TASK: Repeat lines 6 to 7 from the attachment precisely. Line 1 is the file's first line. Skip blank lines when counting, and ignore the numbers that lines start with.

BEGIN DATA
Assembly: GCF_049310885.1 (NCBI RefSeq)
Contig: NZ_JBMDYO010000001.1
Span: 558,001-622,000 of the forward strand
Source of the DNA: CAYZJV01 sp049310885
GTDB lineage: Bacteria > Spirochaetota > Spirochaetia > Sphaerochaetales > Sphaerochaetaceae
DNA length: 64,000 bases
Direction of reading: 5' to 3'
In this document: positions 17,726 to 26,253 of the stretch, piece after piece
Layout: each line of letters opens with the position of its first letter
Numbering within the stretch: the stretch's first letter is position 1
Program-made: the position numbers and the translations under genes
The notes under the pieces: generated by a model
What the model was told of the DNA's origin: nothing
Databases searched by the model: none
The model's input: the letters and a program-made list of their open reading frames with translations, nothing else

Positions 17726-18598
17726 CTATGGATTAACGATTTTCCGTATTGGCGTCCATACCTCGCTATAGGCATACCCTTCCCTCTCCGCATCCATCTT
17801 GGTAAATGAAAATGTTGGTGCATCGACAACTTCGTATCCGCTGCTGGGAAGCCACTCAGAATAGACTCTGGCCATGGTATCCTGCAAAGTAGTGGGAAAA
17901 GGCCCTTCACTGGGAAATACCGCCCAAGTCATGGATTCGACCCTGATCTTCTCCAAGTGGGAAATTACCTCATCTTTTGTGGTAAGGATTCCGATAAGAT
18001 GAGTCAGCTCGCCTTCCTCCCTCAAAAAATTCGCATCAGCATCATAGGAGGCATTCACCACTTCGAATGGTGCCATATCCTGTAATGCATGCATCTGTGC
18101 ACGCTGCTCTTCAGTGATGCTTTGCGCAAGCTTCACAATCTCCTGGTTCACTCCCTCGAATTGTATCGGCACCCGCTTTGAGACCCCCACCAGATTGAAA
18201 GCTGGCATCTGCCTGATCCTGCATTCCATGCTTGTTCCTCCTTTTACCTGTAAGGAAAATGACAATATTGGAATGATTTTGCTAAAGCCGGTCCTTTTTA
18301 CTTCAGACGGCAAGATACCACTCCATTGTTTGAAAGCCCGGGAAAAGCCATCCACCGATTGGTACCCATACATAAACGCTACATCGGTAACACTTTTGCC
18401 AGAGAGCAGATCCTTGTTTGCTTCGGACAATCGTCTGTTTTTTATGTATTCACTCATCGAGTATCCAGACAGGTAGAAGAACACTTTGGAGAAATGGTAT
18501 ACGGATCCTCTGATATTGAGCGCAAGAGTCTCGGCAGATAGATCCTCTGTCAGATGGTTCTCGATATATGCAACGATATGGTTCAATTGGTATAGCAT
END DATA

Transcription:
DNA length: 64,000 bases
Direction of reading: 5' to 3'